Google Glass has received a massive amount of publicity since its inception by the minds Google engineers. Now whether that publicity is good or bad, you cannot deny that the applications of this piece of wearable technology are far reaching. There are many things that you could use Glass for and one such use is an application that is currently in development by a company called Emotient.
Emotient has freshly raised $6 million in funding for the development of their new app which can tell what people are feeling. This may seem the same as controversial facial recognition applications that have been in the news previously, but the difference between full on facial recognition and this is quite a lot. This app only uses a minimal level of facial recognition. Emotient seeks to help Glass users to make sense of the puzzle that is human emotions.
The Emotient app is not necessarily marketed at normal Glass owners though, as it seems, the firm wants to market the use to corporations rather than the public. Emotient CEO Ken Denman was quoted in a press release as saying that “All good business leaders know ‘you get what you measure’, and being able to objectively and accurately monitor customer sentiment allows retail teams to build plans and tactics to win.” Denman followed that with a statement regarding the benefits of gauging human sentiment and how it relates to the ability to drive focus and sales.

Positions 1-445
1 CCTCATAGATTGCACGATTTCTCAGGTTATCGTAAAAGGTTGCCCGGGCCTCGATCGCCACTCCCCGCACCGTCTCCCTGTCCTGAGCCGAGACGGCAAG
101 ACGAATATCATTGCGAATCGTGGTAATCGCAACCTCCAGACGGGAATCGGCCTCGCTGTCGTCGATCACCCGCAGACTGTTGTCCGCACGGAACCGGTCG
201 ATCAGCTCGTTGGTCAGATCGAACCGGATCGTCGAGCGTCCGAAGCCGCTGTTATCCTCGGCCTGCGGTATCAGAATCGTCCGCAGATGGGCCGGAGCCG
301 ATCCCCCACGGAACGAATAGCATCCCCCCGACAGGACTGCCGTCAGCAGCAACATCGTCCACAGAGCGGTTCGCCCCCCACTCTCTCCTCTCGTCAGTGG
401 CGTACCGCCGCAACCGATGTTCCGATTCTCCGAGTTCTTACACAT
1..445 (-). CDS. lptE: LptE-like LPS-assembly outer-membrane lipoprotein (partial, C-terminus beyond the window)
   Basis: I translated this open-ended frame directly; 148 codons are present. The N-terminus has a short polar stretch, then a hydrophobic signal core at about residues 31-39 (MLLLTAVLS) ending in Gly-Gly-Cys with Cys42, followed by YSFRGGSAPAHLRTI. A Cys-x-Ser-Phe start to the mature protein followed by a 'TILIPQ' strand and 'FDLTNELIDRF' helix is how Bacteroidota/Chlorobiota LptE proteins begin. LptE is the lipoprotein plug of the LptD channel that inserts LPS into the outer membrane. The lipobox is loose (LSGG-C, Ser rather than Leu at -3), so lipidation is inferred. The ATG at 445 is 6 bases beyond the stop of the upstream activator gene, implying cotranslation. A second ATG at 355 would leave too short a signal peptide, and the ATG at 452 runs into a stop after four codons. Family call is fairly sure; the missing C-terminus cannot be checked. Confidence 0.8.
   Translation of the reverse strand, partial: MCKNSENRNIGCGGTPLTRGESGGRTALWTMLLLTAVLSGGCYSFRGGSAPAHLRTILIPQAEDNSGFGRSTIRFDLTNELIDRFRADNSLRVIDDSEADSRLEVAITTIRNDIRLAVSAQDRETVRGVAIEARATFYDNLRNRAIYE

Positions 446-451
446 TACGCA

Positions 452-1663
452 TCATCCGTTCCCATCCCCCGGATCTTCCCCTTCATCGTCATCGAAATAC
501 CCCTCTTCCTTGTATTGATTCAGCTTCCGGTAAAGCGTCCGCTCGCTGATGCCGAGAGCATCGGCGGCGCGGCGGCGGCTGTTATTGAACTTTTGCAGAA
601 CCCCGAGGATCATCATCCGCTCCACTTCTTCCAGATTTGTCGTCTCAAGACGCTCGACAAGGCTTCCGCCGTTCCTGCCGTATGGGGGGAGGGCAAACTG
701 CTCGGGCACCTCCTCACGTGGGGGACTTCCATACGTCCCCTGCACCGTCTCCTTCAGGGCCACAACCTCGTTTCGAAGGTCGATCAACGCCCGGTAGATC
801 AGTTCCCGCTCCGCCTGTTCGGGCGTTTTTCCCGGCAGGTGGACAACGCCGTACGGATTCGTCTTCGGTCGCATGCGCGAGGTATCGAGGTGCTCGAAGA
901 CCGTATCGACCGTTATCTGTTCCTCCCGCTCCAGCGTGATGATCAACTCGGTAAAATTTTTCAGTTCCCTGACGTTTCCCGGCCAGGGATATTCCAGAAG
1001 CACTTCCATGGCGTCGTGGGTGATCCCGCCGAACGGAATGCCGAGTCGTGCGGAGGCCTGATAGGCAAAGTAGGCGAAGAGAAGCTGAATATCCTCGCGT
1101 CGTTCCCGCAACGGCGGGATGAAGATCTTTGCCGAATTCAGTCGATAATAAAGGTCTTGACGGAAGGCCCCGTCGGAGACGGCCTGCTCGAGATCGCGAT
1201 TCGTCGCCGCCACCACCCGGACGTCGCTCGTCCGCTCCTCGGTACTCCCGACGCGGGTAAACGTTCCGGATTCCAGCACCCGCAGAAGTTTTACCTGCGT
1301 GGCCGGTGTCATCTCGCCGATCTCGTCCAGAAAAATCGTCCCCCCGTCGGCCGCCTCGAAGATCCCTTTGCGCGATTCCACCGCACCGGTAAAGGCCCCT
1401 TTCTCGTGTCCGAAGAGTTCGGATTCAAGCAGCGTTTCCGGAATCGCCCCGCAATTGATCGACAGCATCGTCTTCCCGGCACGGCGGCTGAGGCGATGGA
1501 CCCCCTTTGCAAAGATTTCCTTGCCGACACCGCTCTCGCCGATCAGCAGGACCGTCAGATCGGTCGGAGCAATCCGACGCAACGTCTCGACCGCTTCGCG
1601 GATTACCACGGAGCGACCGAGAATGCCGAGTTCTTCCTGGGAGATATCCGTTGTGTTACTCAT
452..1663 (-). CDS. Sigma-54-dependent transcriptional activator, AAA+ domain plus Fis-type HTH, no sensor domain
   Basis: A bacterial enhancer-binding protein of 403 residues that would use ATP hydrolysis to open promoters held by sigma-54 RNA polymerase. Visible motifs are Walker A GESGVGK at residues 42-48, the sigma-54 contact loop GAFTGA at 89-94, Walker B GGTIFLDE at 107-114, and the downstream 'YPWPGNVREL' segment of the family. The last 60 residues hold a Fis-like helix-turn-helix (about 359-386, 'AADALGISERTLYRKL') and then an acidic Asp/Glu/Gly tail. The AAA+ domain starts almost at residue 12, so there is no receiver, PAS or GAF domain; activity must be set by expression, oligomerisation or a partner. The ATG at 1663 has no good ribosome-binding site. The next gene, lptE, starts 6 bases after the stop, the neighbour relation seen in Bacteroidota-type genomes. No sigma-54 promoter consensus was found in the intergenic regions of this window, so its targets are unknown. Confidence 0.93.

Would this be a tool to help sales people do their jobs more efficiently or if the app were released for general public use, could it prove useful for those people with problems reading people’s emotions? With privacy concerns ever growing over use/misuse of Google Glass in public locations, it may serve as a instrument that alerts the user to a negative outcome in a particular location, thereby allowing them to steer clear of any negative conflicts
What do you think about the development of this particular application? If you have any sensible comments regarding this story, please leave your comments in the section below.
[Image via androidandme]